# Assistance with Integration by substitution

• LizzieL
In summary, the problem with your equation is that you are missing the minus sign in the first coefficient.

## Homework Statement

I have the integral
$$\int sin(2.13\sqrt{x}+2.4)\,dx$$

I'm supposed to use the substitution $$y=2.13\sqrt{x}+2.4$$, aka. $$\sqrt{x}=\frac {y-2.4}{2.13}$$ to gain the following description of the integral:

$$\int sin(2.13\sqrt{x}+2.4)\,dx = E cos(y) + F\int y sin(y)\,dy$$

I have obviously not tried every method possible, but I'm running out of ideas on how to proceed on this one. I tried using the quotient rule without any good looking results, probably due to my non-existing knowledge about these mathematical methods. Any help would be appreciated!

Welcome to PF, LizzieL!

What you need to do is "Integration by substitution".

First you need an expression for x (the square of what you have).
Then you need to differentiate it to find dx.

If you have that you need to replace the parts in your original integral that contain x, by the parts that contain y.
In particular dx needs to be replaced by the derivative you should have for x, followed by "dy".

Thank you!

Ok, so I have

$$x=\big( \frac {y-2.4}{2.13}\big)^2$$

And,
$$dx= 2 \big( \frac {y-2.4}{2.13}\big) dy$$

Is this what you mean? I don't think I understood the last part you mentioned though.

Yes, this is what I meant!

However, you did not properly apply the chain rule yet.
Do you know what the chain rule is? And more importantly, how to apply it?
As for the last part I mentioned, it was that in your integral you should replace:

$(2.13\sqrt{x}+2.4)$ by $y$,

and you should replace:

$dx$ by what you just found (after you correct it for the application of the chain rule).

Normally I don't think I have a problem understanding the chain rule, but it's all backwards when in integration context, and it confuses me.
My textbook is not covering this topic properly (in my opinion). So to answer your question, I do not know how to apply the chain rule here... :shy:

Well, in this case it is not backward...
You need to multiply your result for dx with the derivative of $(\frac {y-2.4}{2.13})$.

Aaaand... I'm off to bed now! :zzz:

I'm stuck!
I'm desperately trying to figure out the derivative of
$$y=2.13\sqrt{x}+2.4$$

but I can't seem to get it right.
I'm starting off like this:

$$y'=(2.13\sqrt{x}+2.4)'= 2.13x^{1/2} ?$$

How do I calculate this?

LizzieL said:
I'm stuck!
I'm desperately trying to figure out the derivative of
$$y=2.13\sqrt{x}+2.4$$

but I can't seem to get it right.
I'm starting off like this:

$$y'=(2.13\sqrt{x}+2.4)'= 2.13x^{1/2} ?$$

How do I calculate this?
y = 2.13 x1/2 + 2.4

Now, use the power rule to find y'.

Ok, thanks!
So, is this right or close to right?:

$$y^,= 2.13x^{1/2}= 2.13(\frac{1}{2})x^{-1/2}=\frac{2.13}{2\sqrt{x}}$$

And proceeding,

$$dy= \frac{2.13}{2\sqrt{x}} dx$$ ?

How do I move from here?

LizzieL said:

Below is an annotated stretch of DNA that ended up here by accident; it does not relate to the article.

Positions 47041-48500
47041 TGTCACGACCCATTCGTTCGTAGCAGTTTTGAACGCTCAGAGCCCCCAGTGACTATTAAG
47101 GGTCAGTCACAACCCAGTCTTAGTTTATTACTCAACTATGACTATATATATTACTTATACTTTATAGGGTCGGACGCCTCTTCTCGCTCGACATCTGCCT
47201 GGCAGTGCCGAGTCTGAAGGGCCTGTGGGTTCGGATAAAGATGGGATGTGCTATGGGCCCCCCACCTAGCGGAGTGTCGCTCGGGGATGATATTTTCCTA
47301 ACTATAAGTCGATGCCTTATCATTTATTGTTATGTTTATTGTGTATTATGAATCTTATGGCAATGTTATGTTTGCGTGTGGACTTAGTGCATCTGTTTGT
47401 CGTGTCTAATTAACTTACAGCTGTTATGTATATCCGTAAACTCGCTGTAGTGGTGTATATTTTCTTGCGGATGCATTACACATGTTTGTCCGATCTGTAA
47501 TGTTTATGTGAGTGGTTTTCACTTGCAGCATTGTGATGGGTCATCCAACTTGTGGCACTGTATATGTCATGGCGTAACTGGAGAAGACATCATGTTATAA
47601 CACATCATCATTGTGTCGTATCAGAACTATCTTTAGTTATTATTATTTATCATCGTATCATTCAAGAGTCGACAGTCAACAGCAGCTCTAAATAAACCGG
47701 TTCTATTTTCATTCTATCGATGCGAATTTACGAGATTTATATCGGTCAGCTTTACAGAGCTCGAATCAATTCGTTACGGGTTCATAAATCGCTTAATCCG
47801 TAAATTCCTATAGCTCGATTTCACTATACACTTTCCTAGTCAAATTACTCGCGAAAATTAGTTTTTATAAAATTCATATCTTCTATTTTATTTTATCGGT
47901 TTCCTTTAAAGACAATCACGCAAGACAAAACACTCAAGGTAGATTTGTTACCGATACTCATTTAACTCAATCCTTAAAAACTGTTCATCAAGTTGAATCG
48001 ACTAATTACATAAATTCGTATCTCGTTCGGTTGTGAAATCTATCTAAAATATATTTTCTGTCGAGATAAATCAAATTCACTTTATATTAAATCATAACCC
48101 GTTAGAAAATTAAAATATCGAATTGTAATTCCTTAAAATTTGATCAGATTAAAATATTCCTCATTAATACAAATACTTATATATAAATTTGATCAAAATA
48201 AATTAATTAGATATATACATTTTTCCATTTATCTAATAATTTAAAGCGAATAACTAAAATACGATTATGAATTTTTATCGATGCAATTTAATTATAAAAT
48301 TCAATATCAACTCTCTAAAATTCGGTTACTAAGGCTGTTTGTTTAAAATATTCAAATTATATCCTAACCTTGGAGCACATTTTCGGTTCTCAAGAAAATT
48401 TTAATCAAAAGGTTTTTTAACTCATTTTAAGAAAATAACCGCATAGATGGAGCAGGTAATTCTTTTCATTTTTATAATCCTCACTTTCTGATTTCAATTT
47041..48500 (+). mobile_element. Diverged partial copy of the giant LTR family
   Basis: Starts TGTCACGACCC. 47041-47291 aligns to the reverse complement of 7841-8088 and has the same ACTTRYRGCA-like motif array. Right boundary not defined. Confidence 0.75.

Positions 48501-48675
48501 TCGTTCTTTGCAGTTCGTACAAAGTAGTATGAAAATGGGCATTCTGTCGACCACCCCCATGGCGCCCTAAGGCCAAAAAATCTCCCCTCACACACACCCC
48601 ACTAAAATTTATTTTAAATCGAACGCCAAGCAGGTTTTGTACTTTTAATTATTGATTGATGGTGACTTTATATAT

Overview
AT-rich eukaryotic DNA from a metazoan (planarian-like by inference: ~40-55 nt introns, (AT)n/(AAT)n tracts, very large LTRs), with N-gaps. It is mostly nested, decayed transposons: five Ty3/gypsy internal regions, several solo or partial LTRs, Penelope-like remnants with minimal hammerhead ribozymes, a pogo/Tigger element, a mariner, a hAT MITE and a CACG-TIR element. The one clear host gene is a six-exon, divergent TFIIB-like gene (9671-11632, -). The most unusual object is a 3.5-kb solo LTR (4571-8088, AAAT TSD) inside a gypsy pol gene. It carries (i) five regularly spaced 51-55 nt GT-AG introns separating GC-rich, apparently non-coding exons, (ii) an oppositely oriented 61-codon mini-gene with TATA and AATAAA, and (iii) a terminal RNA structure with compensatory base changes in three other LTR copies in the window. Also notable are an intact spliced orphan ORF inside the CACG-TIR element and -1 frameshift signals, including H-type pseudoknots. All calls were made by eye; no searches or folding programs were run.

Ok, thanks!
So, is this right or close to right?:

$$y^,= 2.13x^{1/2}= 2.13(\frac{1}{2})x^{-1/2}=\frac{2.13}{2\sqrt{x}}$$
It's partly right, but you are munging a bunch of stuff together that should be there.

y = 2.13x1.2 + 2.4
so y' = dy/dx = (2.13/2)x-1/2

Don't confuse y with y' - they are different things.

LizzieL said:
And proceeding,

$$dy= \frac{2.13}{2\sqrt{x}} dx$$ ?

How do I move from here?
Now solve the equation above for dx, which you'll have to replace in your original integral. The original integral looks like this: $\int f(x) dx$. Use your substitution to replace x and dx with y and dy to get an integral that looks like this: $\int g(y) dy$. The goal of substitution is to get a different integral that is easier to calculate.

I think I'm getting there:

$$\frac{dy}{dx}= \frac {2.13}{2\sqrt{x}} \Rightarrow dx = \frac {2\sqrt{x}}{2.13}dy \Rightarrow \int sin(y) \cdot \frac {2}{2.13}\Big(\frac {y-2.4}{2.13}\Big)dy$$

$$= \frac {-2.4}{2.13^2} cos(y) + \frac {2}{2.13^2}\int y sin(y) dy$$

But I can't seem to get that last part right...the first coeffisient is correct, but not the second one. What did I do wrong?

Sorry, nevermind.
(Deleted previous post.)

Why do you think it isn't?

However, your first coefficient is not correct, due to the minus sign.

## 1. What is integration by substitution?

Integration by substitution is a technique used in calculus to evaluate integrals. It involves replacing the variable in the integrand with a new variable, which allows for simplification of the integral.

## 2. When should I use integration by substitution?

Integration by substitution is typically used when the integrand contains a function within a function, such as f(g(x)). It can also be useful when the integrand contains a complicated expression that can be simplified by substituting a new variable.

## 3. How do I choose the substitution variable?

The substitution variable should be chosen based on the function within the integrand that is causing difficulty. It should be a variable that allows for simplification of the integrand and makes the integral easier to evaluate.

## 4. What is the process for integration by substitution?

The process for integration by substitution involves four steps: identifying the function to be substituted, choosing the substitution variable, finding the derivative of the substitution variable, and substituting the variable and its derivative into the integral. This will result in a new integral that can be evaluated more easily.

## 5. Are there any common mistakes to avoid when using integration by substitution?

One common mistake when using integration by substitution is forgetting to change the limits of integration when substituting the variable. It is important to change the limits to match the new variable. Additionally, it is important to check your work and make sure the answer makes sense in the context of the original problem.